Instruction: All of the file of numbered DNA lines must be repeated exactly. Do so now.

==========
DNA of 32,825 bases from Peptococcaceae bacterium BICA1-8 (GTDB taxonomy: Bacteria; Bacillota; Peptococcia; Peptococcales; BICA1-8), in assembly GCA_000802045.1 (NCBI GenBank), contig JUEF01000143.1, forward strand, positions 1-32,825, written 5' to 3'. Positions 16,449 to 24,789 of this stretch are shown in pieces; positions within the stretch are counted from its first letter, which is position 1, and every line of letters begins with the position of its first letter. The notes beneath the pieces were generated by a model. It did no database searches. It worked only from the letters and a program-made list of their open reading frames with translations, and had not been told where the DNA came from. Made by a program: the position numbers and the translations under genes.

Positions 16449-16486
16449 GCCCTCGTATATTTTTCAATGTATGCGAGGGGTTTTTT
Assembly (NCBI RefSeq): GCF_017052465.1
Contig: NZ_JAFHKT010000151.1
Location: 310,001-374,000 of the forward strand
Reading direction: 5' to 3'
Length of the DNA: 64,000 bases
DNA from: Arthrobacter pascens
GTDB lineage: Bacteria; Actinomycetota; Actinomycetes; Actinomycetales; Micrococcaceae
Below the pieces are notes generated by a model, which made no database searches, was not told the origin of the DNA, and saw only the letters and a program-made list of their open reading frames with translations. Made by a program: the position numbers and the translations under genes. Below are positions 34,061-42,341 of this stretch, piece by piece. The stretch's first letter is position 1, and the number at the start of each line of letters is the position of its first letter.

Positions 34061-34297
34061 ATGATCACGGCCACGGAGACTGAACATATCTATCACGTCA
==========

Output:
DNA of 32,825 bases from Peptococcaceae bacterium BICA1-8 (GTDB taxonomy: Bacteria; Bacillota; Peptococcia; Peptococcales; BICA1-8), in assembly GCA_000802045.1 (NCBI GenBank), contig JUEF01000143.1, forward strand, positions 1-32,825, written 5' to 3'. Positions 16,449 to 24,789 of this stretch are shown in pieces; positions within the stretch are counted from its first letter, which is position 1, and every line of letters begins with the position of its first letter. The notes beneath the pieces were generated by a model. It did no database searches. It worked only from the letters and a program-made list of their open reading frames with translations, and had not been told where the DNA came from. Made by a program: the position numbers and the translations under genes.

Positions 16449-16486
16449 GCCCTCGTATATTTTTCAATGTATGCGAGGGGTTTTTT
Assembly (NCBI RefSeq): GCF_017052465.1
Contig: NZ_JAFHKT010000151.1
Location: 310,001-374,000 of the forward strand
Reading direction: 5' to 3'
Length of the DNA: 64,000 bases
DNA from: Arthrobacter pascens
GTDB lineage: Bacteria; Actinomycetota; Actinomycetes; Actinomycetales; Micrococcaceae
Below the pieces are notes generated by a model, which made no database searches, was not told the origin of the DNA, and saw only the letters and a program-made list of their open reading frames with translations. Made by a program: the position numbers and the translations under genes. Below are positions 34,061-42,341 of this stretch, piece by piece. The stretch's first letter is position 1, and the number at the start of each line of letters is the position of its first letter.

Positions 34061-34297
34061 ATGATCACGGCCACGGAGACTGAACATATCTATCACGTCA